Allocation policies

Subject to the statutory restrictions, local authorities and registered social landlords are free to exercise discretion in the framing of allocation policies.

This content applies to Scotland

Priority categories

Local authorities and registered social landlords can define certain priority categories in their allocation policies. These must include categories of applicant to be given 'reasonable preference' under the Housing (Scotland) Act 1987 [1] but can also include other categories of applicant, such as those applicants with special medical needs. Allocation policies are not universal and they may differ between different local authorities and different registered social landlords. Anyone who is on a housing list, or thinking of applying to a housing list, should check the allocations policy of that local authority or registered social landlord to gain more information on how their application will be handled.

Most local authorities and registered social landlords in Scotland use a points system to help allocate houses to people who are on the housing list. The number of points awarded depend on how many criteria in the priority categories that the applicant fulfils.

The points system can also be used by local authorities and registered social landlords to satisfy the 'reasonable preference' test. This means that someone who would not be seen as having priority for a house can be awarded enough points under a number of headings to be given a 'reasonable preference' when it comes to allocation.

Examples of points categories

The following are common examples of points categories. This list is not exhaustive and that not every categories mentioned here will be used by every local authorities or registered social landlord:

Date

  • Points may be awarded for the length of time that a waiting list applicant has been on the waiting list, or the length of time that a transfer applicant has been a tenant in their present house. [2]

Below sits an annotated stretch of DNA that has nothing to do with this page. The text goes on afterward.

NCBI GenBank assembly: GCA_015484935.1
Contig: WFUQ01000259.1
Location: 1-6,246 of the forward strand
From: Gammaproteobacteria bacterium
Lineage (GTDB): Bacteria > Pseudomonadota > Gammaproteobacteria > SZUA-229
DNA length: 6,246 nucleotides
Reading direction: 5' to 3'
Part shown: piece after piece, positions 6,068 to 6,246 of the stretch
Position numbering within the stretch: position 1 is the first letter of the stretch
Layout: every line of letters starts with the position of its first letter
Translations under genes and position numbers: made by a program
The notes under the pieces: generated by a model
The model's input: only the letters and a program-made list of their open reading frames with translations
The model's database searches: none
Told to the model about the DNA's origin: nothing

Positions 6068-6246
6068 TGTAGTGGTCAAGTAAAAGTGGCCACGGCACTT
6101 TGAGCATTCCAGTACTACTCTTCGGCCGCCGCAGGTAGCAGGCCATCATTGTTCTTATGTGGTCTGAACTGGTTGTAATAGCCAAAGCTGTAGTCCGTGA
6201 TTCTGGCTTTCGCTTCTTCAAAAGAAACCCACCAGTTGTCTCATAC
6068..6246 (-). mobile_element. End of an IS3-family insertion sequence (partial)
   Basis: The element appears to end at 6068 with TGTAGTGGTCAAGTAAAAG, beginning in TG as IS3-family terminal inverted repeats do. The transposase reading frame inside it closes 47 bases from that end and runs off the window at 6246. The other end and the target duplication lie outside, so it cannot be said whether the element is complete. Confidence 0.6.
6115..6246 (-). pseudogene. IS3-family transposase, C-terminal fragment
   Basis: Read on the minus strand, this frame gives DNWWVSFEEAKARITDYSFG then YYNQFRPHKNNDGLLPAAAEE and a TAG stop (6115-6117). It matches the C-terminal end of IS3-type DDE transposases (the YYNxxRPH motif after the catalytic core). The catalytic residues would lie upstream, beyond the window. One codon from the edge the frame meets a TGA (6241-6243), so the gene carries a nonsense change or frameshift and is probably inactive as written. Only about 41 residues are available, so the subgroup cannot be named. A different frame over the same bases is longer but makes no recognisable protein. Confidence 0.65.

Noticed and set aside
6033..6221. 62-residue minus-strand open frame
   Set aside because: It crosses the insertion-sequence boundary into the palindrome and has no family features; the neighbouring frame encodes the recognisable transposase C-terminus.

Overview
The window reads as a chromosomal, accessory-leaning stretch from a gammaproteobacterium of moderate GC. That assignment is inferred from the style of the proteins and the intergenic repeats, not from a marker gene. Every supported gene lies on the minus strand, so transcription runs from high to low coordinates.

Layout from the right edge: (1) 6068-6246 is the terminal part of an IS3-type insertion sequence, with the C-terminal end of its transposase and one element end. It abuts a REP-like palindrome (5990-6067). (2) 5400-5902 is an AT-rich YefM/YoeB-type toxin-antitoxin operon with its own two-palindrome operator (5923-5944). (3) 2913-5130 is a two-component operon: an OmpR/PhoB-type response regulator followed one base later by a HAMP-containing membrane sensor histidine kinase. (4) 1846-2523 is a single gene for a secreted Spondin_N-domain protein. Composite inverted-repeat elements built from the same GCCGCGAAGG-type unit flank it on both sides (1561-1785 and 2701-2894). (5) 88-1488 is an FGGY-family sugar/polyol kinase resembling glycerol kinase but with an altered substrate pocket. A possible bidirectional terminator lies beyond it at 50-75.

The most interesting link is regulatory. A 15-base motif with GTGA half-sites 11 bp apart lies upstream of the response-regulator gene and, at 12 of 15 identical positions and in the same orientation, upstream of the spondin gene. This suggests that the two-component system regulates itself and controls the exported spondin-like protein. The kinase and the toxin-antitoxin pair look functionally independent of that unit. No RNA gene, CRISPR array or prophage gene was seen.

Medical

  • Points may be awarded to applicants with particular medical problems.

Overcrowding

  • Points may be awarded to applicants who live in overcrowded accommodation, however it should be noted that overcrowding no longer gives any statutory preference.

Under-occupation

  • Points may be awarded to applicants living in large houses who wish to move to smaller, more economical, houses. Since 1st May 2019 social landlords must give reasonable preference to tenants who it considers to be under-occupying. [3] The number of points awarded may depend on the degree of under-occupation.

Sharing amenities

  • Points may be awarded to applicants who share amenities such as toilet, kitchen or living room with members of another household.

Lacking amenities

  • Points may be awarded to applicants who lack basic amenities in their present accommodation.

Social situation

  • Points may be awarded to applicants who require rehousing because of a serious social situation.

Homelessness

  • Points may be awarded to applicants whose accommodation is insecure.

Last updated: 24 April 2019

Footnotes

  • [1]

    s.20 Housing (Scotland) Act 1987, as amended by s.10(2)(a) Housing (Scotland) Act 2001

  • [2]

    s.20(2)(b) Housing (Scotland) Act 1987

  • [3]

    s.20(1ZA)(c) Housing (Scotland) Act 1987